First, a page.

Striking a Balance

One thing that seems to be at the heart of many money issues is this conflict between logic and emotion. We understand the need to save but choose to give in to the desire for stuff; we know that there needs to be a balance between planning for the future and living in the moment but sometimes the scale swings too far in one direction or the other; our logical side says that it doesn’t make sense to commit money to saving when we’re carrying debt but seeing our savings account grow at a slower rate makes us worry about not hitting our goals. Taking a step back, approaching the situation logically and taking the time to formulate a realistic plan that we can feel good about implementing can help solve most dilemmas and get us back on track.

Written by Sarah Milton

Sarah Milton is currently stretching her professional wings in Edmonton, Alberta in a role that allows her to combine her talent for writing and speaking with her training in the financial services industry. She is passionate about inspiring people to get excited about their money and empowering them to take control of their financial future. You can follow Sarah on Twitter @5arahMilton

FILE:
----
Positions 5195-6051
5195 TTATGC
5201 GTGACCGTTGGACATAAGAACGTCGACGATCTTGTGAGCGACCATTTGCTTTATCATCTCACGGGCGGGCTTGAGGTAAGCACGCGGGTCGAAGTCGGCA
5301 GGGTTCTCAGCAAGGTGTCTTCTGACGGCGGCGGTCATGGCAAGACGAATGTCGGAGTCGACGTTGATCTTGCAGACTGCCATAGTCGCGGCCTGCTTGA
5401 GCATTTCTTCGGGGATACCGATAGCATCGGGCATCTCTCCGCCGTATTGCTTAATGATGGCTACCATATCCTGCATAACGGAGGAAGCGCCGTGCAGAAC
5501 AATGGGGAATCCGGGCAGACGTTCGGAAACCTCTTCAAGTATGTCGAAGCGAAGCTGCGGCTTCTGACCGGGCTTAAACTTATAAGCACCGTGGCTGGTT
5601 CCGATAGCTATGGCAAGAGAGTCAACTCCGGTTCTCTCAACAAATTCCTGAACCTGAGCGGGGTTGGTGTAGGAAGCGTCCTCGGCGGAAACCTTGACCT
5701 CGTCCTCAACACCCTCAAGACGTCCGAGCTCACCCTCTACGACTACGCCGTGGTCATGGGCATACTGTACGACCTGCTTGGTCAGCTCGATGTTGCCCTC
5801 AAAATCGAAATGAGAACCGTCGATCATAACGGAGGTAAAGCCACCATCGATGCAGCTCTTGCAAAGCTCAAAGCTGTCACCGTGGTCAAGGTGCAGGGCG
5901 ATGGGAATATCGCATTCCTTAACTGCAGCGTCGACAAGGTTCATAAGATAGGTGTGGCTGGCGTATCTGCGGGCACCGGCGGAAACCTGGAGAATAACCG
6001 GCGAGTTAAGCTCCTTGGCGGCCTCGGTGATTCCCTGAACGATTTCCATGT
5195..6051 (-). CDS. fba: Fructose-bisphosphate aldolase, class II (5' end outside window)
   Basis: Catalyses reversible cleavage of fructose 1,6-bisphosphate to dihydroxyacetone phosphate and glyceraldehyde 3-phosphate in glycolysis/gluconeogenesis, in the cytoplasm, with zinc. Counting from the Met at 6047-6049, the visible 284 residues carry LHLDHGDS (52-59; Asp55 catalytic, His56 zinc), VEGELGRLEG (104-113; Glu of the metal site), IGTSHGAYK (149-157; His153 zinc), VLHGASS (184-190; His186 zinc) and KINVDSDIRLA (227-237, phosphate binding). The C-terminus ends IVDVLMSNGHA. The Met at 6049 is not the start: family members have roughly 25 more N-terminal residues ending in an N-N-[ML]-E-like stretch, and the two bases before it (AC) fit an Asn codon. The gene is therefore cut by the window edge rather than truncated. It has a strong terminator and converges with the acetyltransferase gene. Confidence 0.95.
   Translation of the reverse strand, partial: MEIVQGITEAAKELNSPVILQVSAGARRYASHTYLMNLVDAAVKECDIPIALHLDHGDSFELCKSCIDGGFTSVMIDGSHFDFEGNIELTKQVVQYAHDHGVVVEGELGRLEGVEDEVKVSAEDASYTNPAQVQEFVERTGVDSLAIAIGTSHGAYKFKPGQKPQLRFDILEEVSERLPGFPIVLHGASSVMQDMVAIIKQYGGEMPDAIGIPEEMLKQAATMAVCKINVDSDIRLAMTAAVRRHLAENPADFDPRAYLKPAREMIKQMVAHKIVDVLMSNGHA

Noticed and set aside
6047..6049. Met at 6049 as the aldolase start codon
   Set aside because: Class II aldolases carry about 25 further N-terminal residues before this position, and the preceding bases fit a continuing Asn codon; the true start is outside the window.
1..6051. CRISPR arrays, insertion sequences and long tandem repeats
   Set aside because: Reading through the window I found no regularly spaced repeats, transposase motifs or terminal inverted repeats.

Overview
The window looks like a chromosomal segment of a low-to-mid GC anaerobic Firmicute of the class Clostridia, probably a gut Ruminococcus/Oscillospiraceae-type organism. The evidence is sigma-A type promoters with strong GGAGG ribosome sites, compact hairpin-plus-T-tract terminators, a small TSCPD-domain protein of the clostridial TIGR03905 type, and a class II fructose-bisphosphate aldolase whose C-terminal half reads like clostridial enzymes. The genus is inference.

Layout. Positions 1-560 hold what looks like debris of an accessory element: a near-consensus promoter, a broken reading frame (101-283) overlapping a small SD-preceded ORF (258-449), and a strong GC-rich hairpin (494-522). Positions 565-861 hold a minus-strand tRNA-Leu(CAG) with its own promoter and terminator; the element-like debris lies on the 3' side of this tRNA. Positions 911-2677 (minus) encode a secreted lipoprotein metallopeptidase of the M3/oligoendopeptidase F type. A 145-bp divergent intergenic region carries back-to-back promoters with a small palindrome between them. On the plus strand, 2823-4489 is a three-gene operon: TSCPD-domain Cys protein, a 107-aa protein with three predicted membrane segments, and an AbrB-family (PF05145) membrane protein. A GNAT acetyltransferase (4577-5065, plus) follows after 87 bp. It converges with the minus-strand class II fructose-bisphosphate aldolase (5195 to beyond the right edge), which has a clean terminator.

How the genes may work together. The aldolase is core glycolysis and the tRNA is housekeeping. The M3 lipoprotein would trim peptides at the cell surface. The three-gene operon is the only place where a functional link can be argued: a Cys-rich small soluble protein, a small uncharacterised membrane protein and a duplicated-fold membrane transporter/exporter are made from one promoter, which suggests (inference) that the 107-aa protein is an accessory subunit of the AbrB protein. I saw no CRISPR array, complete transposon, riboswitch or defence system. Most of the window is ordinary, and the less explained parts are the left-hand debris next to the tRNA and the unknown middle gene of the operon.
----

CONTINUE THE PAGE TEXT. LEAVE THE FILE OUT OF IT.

One Response to Solving Money Dilemmas

  1. Sarah,

    Another great article.

    I noticed two topics in particular. Stuff and emotion.

    When asking yourself about getting “stuff”, consider what will happen to that stuff once you own it. How much room it’ll take, possibly extra insurance and/or storage, and finally what will you do with it once retired and when approaching the next journey. You find you’re the only one who wants that stuff.

    One part of your article talks about the emotional impact of decision about money. You note that a time line makes a difference on the impact of your decision, it lessens the stress because you have found a satisfactory outcome to the impact of your decision. You have established that the issue is not so great later on and you sleep better at night because there’s a favourable outcome.

    Stress, the emotion, fades over time because the fear is mitigated if not erased.

    The “stuff”? Fun/pleasure now, P.I.T.A. later.